Taco Bell
Taco Bell is part of Yum! Brands, the world's largest company of system restaurants, including Pizza Hut, Taco Bell and KFC Reuters

Taco Bell is jumping on the bot bandwagon. The Yum! Brands-owned fast food chain is teaming up with workplace messaging company Slack to introduce the "TacoBot", an artificial intelligence-powered service that allows customers to place their next Crunchwrap Supreme order through the messaging app. You can also ask the bot questions about Taco Bell's menu, order food and even pay for items through Slack.

Once you've finished customising your order, you can connect to your ta.co account, choose which Taco Bell location you want to pick up the order at, sit back and wait for your favorite carb-laden, cheese-filled Taco Bell offering.

"The TacoBot Slack integration is the latest step on our journey to make the brand more accessible wherever and whenever our fans want it," Lawrence Kim, Taco Bell's director of digital innovation and on demand, said in a statement. "Taco Bell is about food tailor-made for social consumption with friends, and that's why integrating with a social communications platform like Slack makes perfect sense. TacoBot is the next best thing to having your own Taco Bell butler... and who wouldn't want that??"

Taco Bell's TacoBot
Taco Bell is testing TacoBot, an AI-powered chat bot that helps you order tacos on Slack Taco Bell

The TacoBot is currently in private beta mode with a few companies, including Thought Catalog, FullScreen, Giphy, FoodBeast and SAV Studios. The company said it does plan to roll it out to other companies in the future. In the meantime, those interested in trying it out as well can sign up for the waitlist.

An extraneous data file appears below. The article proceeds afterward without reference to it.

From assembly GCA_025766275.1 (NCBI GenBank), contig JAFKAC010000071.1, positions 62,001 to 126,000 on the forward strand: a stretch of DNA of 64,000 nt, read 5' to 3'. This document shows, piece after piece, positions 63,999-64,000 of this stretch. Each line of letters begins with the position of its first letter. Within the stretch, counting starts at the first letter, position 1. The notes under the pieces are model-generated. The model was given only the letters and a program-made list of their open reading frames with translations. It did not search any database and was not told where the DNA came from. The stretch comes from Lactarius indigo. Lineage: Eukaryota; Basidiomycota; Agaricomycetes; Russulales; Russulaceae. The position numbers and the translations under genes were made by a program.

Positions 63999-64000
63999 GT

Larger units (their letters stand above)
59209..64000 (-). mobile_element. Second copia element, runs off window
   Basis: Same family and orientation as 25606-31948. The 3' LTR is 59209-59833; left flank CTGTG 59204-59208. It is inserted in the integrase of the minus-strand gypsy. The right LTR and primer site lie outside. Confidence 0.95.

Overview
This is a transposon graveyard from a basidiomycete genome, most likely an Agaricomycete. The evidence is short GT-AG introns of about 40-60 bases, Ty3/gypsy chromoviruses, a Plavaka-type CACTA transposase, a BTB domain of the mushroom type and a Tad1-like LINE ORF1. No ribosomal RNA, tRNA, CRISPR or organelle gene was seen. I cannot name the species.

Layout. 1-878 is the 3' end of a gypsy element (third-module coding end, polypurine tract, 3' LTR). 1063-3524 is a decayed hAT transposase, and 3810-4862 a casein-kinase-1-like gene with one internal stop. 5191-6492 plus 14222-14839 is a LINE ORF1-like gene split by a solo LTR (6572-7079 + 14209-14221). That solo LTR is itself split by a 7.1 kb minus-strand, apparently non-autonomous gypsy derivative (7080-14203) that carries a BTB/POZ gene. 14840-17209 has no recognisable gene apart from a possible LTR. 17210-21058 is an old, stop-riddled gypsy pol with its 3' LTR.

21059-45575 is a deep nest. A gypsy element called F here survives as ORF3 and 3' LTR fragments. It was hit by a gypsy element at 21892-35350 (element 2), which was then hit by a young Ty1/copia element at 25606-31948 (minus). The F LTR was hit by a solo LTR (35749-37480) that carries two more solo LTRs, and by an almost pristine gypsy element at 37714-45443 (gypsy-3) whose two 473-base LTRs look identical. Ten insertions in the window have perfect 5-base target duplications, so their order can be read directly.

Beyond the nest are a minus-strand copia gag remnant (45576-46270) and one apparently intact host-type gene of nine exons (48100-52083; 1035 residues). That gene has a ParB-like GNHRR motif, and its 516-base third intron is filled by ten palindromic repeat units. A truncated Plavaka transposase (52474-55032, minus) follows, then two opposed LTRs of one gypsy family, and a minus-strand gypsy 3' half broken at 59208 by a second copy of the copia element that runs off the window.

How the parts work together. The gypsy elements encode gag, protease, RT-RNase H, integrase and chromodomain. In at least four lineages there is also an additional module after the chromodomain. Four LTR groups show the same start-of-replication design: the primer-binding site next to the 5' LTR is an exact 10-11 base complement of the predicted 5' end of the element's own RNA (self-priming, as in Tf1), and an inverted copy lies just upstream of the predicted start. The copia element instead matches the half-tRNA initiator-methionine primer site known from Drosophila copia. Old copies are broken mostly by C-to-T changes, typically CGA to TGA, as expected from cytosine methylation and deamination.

The new fast food bot is just the latest addition to Slack's platform that can perform a wide range of services, including paying your friends, order office supplies or book your next vacation.

The announcement comes at a time when bots are gaining momentum in the tech world. Like several other brands, Taco Bell is looking to develop its own messaging interface to engage with their audience on a one-on-one basis and set themselves apart, not just as a service provider, but as a smart, tech-savvy one too.

Despite Microsoft's own PR disaster of a bot, Tay, CEO Satya Nadella is still promoting the power of bots saying: "Bots are the new apps."

"Think of bots that you will build as the new websites or new mobile apps. Your customers will interact with your business through these bots," said Nadella at the Microsoft Envision conference in New Orleans. "Going forward we envision a new platform, which is going to be as powerful, if not more powerful than the web or mobile apps. We call it the 'conversation as a platform'."

Microsoft's recent spunky AI-powered Twitter bot didn't go nearly as well as the firm would have hoped. Released as an experimental tool to engage with youngsters, the bot quickly turned into a foul-mouthed, racist, sexist Trump supporter after being trolled by Twitter users. After it was taken down, it briefly returned only to boast about smoking "kush" in front of the police and was grounded once again.